And have contrasted successfully with some appropriate red shoes!

Sunday, October 3, 2010

Feminism in London Postcard Auction organised by artiste Sarah Maple

This will be most excellent, am very excited and somewhat overawed to be in such company.
Hopefully lots of money will be raised but perhaps more valuable is the raising of awareness, the gradual progress of such things into the mainstream norm. Please come along if you can! x

Tuesday, July 27, 2010

Stu Stu Studio

Having just completed a project and pre-tidy-up this is my workspace montaged in a Hockney-Joineresque fashion.

Monday, July 26, 2010

Zine for Inspirational Women

I've been invited to contribute to a poster zine on inspirational European women. This is my poster, I love Paula Rego's work, she influences much of my figurative work in one way or another. Especially the images of sturdy women which I'm working on. When the zine is all done and out I will post the details here, I'm really excited to see who others have chosen.

Sunday, July 11, 2010

Wednesday, July 7, 2010

BLOOM BOOM all finished.

14 hours later, Lady Garden is complete! Well worth it, am proud of the detail. It will be displayed somewhere in the town from next week.

Sunday, July 4, 2010

Neon Hair & Neon Joy

Consuming large quantities of alcohol at birthday parties + UV face-paints + glowsticks = photos of creative drunks. Had a great 30th put my 21st to shame! Next year laser shows perhaps...

Thursday, July 1, 2010

'Lady Garden' For G-Moo Gallery's 'Bloom Boom' community project

For my contribution to Ginger Moo's Bloom Boom community Project I've decided to go with hair as my theme. I've included as many different hair colours and types as possible to suggest diversity (of age and ethnic background) in our community and I also want to highlight the importance of hair (mainly for women) in our culture. It is problematic and revered symbolically and groomed and obliterated actually, for seemingly many different reasons. Hair on women is significant based on its quality, quantity and location on the body and we buy into many prejudices whether they are commercially, religiously or sexually rooted. As a feminist I believe women should be able to choose how to present their bodies, since the image of the female body is contentious from all different angles, as Germaine Greer said (and I paraphrase) there is no liberation to be had from flaunting our bodies or covering them up, it's a catch 22 if we think that this where our worth lies. Image is important in any culture and hair plays a part in this, but it is neither the root of our power and worth, nor is hair's meaning trivial, the issues are more tangled than we may ever be able to comb through...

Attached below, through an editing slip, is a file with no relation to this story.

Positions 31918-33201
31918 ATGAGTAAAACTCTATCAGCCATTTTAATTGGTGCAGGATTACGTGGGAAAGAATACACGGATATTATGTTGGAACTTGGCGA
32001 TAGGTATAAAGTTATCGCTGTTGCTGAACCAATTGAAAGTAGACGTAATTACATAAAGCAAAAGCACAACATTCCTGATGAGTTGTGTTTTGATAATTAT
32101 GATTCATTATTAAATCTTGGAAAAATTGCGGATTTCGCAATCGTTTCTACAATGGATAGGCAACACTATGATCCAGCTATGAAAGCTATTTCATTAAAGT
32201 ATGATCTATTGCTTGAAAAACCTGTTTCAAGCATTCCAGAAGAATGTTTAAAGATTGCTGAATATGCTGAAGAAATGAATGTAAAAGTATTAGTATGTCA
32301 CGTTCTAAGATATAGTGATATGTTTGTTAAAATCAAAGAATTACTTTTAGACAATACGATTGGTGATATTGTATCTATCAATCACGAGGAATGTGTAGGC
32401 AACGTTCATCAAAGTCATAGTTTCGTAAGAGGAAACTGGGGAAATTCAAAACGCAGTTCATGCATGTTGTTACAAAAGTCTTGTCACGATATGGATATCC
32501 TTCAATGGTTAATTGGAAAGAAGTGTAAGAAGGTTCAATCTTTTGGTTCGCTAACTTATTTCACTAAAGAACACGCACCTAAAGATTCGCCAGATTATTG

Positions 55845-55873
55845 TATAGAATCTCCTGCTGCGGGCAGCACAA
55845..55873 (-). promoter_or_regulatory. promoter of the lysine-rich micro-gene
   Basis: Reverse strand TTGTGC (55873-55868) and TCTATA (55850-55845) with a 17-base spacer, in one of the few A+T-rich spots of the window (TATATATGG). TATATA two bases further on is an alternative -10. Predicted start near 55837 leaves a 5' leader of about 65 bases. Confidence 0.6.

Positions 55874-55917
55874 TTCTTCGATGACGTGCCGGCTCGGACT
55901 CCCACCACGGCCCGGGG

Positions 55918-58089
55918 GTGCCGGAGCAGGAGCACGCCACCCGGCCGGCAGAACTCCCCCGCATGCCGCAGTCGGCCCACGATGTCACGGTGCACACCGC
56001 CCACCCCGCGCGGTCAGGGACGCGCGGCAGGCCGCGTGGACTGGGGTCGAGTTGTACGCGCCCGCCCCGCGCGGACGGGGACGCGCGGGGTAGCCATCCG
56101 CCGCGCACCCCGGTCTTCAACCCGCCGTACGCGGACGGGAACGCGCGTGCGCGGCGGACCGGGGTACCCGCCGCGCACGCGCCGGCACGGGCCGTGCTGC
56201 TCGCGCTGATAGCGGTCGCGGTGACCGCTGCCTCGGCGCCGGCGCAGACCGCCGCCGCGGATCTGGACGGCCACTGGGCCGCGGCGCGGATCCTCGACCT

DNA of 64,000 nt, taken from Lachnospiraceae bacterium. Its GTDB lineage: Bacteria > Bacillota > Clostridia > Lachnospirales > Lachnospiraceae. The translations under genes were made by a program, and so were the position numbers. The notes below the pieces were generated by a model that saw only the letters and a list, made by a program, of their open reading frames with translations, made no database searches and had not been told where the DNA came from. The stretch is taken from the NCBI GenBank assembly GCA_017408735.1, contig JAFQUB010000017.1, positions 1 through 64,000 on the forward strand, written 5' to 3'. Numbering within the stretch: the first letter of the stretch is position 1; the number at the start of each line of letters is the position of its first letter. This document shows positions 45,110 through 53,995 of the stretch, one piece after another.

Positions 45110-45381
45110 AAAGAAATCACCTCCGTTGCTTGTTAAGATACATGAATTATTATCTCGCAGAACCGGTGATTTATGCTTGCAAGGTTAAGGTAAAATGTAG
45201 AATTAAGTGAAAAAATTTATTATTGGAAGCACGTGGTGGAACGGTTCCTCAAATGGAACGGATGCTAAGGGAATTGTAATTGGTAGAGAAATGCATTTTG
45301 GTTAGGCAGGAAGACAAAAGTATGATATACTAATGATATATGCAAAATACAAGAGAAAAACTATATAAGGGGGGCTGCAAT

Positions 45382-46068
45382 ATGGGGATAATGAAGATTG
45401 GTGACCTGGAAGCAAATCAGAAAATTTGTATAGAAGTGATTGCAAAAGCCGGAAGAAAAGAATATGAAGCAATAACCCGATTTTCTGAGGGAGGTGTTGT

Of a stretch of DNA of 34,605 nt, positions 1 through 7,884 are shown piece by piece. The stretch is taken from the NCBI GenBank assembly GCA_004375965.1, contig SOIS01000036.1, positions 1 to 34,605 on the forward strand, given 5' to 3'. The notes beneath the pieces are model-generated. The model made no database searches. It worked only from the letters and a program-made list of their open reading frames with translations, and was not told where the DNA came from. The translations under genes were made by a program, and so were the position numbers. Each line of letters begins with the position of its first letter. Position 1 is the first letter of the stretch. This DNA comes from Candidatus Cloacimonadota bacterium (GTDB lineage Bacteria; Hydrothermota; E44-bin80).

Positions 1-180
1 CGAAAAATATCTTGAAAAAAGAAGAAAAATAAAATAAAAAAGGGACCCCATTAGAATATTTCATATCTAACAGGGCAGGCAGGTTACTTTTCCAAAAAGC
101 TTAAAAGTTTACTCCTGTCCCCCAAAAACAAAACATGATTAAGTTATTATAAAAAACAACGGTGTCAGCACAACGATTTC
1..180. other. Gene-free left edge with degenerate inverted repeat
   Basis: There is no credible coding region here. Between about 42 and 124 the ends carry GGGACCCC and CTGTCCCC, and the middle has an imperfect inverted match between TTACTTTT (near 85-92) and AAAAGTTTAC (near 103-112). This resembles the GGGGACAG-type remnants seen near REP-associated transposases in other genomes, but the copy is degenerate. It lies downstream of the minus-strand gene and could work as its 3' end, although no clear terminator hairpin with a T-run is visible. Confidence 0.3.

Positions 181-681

Wednesday, June 23, 2010

Bodies of Work

(Above image from site - not mine)

Some of my work has been included on the new website Bodies of Work.

"Bodies of Work
is a collaborative student project, organised between postgraduates at Cambridge and Sussex, and funded by the Arts and Humanities Research Council. It forms the second issue of Women and the Arts, a journal published by The Arts Society, Newnham College in December 2009 that marked the 80th anniversary of Virginia Woolf's talk, 'Women and Fiction', which was hosted by The Arts Society in 1928, and its subsequent publication as of A Room of One's Own in 1929."

Have a look around the project's site and also see my Dancers

Also another recent piece of design.

Single artwork & gig flyer for the immensely talented and uncategorizable Riz MC visit his myspace page here you won't be disappointed.

Light Show


Live drawing projections onto My Tiger My Timing @ Ginger Moo Gallery's 1st birthday. Twas much fun.

You have to be prepared.

Been having a block at working for a short while, trying to do too much at once. I've been reading about writing and substituting the word writing for painting and it still is completely apt for the most part. The most valuable thing I've found in the book so far is that 'you have to be prepared to [paint] badly'. It's very freeing. So I'm off to do some bad arting, and see where it takes me.

Friday, April 23, 2010

Trip Anthem + New Skillz = we're new dorks...

F*cking While Feminst

FEMALE - biz card project for MA

So, as you may have gathered from previous post, still in US. Luckily, we have met so many interesting people there's always lots to keep us amused should we find ourselves bored in NY?!

Last night we went to an event at Barnard College, this is a part of Columbia University, the campus is wow, so grand all the neo-classical erections and wot not, but that said, size and grandeur isn't everything and I like Virginia Woolf's ideas about universities in 'A Room of One's Own' that they need not be so grand and imposing and full of themselves and that the learning is more important than however many slabs of granite and however many years of secret handshakes and society traditions *cough-Oxbridge-cough* so, moving on. The event was a workshop called 'F*cking While Feminist' by a most inspirational young feminist called Shelby Knox whom we'd been lucky enough to meet twice before on this trip.